With the “Garden of Time” exhibition and the video made in Lumion, Brazilian visual artist Pazé proposes his idea to reconfigure old and neglected cemeteries in his hometown of São Paulo and turn them into biodiverse botanical gardens and public spaces.
The debate around public spaces and how they’re used is often a contentious one. Where do the parks and green spaces go? What should be done with these old, abandoned buildings? How can we provide open, enjoyable spaces in the face of runaway population growth in major cities and suburbs?
With “Jardins do Tempo,” which is Portuguese for “Gardens of Time,” Brazilian visual artist Pazé proposed and exhibited his design concept for turning four cemeteries in São Paulo, Brazil, into beautiful public spaces. The proposals for the four cemeteries are centered around the idea of a botanical garden with infrastructure for socializing and leisure, eating, education and athletics. In total, the project would create upwards of 1.3 million square meters (~320 acres) of space that is completely open to the public, complete with lakes and a biodiverse display of Brazilian flora.
According to Magnólia Costa, the curator of the exhibition, “It consists of offering the population four different botanical gardens cultivated with Brazilian flora species in public areas used solely for burials. Repurposed, these spaces would be reinserted in urban culture so that they can be enjoyed for leisure and community gatherings, along their primary function.”
Because “Gardens of Time” focuses on the cemetery, the design is inherently rooted in the concept of culture. The proposal approaches the reconfiguration of the cemetery in three ways, including burial spaces, botanical parks and social leisure areas. According to Costa, this trifecta is mirrored by the project’s three forms of expression, including plastic, landscape and pedagogical. Finally, the project considers the past, present and future, the three temporal dimensions. In all, this blending of “threes” ultimately forms what Pazé calls the foundations of civilization: action, production and memory.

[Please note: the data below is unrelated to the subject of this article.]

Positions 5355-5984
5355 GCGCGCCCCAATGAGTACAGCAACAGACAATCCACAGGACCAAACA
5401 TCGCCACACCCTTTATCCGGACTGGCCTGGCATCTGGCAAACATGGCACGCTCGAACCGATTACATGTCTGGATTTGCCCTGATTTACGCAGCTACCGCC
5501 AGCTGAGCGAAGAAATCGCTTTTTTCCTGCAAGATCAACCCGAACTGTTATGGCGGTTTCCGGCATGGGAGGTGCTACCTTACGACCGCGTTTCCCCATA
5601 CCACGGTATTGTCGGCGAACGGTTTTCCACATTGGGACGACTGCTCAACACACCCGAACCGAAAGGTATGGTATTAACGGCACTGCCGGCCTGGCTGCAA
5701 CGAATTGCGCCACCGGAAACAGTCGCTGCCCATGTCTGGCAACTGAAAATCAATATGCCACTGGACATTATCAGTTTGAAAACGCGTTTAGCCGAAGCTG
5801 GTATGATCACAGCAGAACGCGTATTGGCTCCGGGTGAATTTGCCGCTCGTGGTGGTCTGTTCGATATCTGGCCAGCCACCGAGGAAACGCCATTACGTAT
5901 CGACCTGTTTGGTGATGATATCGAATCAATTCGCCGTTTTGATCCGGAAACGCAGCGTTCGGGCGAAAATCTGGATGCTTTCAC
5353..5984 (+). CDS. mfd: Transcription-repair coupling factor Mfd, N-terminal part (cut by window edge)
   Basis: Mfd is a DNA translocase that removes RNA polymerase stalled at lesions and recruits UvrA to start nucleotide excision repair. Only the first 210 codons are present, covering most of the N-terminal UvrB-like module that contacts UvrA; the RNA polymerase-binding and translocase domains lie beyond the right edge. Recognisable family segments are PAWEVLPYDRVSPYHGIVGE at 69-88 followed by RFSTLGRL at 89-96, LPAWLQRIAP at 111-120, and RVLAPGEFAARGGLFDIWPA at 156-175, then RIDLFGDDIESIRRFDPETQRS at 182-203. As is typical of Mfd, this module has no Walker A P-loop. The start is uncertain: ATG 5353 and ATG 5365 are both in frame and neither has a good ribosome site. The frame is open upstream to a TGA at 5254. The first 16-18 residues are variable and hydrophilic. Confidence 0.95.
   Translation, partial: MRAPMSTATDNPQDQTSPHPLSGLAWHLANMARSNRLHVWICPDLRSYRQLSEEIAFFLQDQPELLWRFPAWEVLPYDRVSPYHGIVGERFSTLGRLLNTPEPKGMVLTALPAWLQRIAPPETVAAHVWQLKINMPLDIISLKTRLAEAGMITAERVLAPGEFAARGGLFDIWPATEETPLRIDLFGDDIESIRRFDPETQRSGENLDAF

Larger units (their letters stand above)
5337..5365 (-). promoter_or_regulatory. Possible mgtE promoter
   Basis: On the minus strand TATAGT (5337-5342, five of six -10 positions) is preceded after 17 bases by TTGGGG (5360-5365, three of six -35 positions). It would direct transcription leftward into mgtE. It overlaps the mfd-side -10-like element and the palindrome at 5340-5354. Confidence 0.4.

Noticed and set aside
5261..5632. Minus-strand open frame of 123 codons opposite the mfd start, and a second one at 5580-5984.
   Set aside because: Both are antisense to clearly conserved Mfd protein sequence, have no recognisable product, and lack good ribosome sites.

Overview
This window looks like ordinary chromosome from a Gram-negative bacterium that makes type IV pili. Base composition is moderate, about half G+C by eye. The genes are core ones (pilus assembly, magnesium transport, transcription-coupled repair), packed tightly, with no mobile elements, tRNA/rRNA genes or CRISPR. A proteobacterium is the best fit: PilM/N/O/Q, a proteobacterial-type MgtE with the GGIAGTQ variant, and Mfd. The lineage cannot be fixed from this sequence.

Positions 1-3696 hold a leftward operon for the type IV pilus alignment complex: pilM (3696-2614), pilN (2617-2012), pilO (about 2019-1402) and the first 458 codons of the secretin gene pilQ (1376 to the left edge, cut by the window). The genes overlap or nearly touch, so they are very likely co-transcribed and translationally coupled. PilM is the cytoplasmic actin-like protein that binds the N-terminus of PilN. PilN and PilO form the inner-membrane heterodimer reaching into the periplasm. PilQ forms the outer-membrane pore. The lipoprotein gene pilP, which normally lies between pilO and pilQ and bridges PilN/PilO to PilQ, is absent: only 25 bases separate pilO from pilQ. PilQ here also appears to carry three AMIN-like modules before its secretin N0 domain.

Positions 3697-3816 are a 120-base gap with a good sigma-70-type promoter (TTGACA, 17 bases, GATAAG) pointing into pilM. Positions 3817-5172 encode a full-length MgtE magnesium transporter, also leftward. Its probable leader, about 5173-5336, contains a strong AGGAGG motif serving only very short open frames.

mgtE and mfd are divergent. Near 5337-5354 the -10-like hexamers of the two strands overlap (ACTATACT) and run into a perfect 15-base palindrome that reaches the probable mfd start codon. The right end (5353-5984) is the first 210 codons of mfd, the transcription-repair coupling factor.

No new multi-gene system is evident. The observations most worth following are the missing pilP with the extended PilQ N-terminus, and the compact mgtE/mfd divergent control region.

Pazé, who comes from a background of agricultural engineering, worked on the project and its visual aesthetics for over eight years. The exhibition was available in several languages and it included over 110 new works from the artist, including sketches, watercolors, architectural drawings, photographs and more. The video for the exhibition, which was about 20 minutes in length (the shortened version is featured in this blog post), featured 3D models and richly detailed animations to communicate the natural beauty and lush landscape of the proposed botanical gardens.
Through the visual materials, combined with the exhibition video, Pazé emphasized that the exhibition “invites the visitor to know the potential of a seed planted in a place where contact with the richness of life is an incentive to cultivate peace. In the garden, the cycle of life appears in all stages, favoring the remembrance of the past and the projection of the future. The garden is a place to participate in culture.”
The “Jardins do Tempo” proposal was exhibited at the Banco do Brasil São Paulo Cultural Center for two months in 2019, and during that time, it attracted over 30,000 visitors.
Making the Animations in Lumion
As part of the project, Lumion user Gilson Antunes participated in making the 3D models and Lumion animations, using 3ds Max for modeling and Lumion 9.5 for the rendering projects.
In total, Gilson helped produce four videos of about five minutes each at 25 FPS. Due to the drone video integration, as well as issues of lens aperture settings and camera speed, the animations were reformatted to the standard 23.976 FPS and the same color gamut as drone videos.
The final rendering of each sequence took about 17 hours (5-star quality, Full HD) with a GTX 1080Ti graphics card (more specs on the project post), totaling approximately 68 hours of rendering for the 20 minutes of video used in the exhibition.
* Image credits: Pazé / CCBB Divulgação.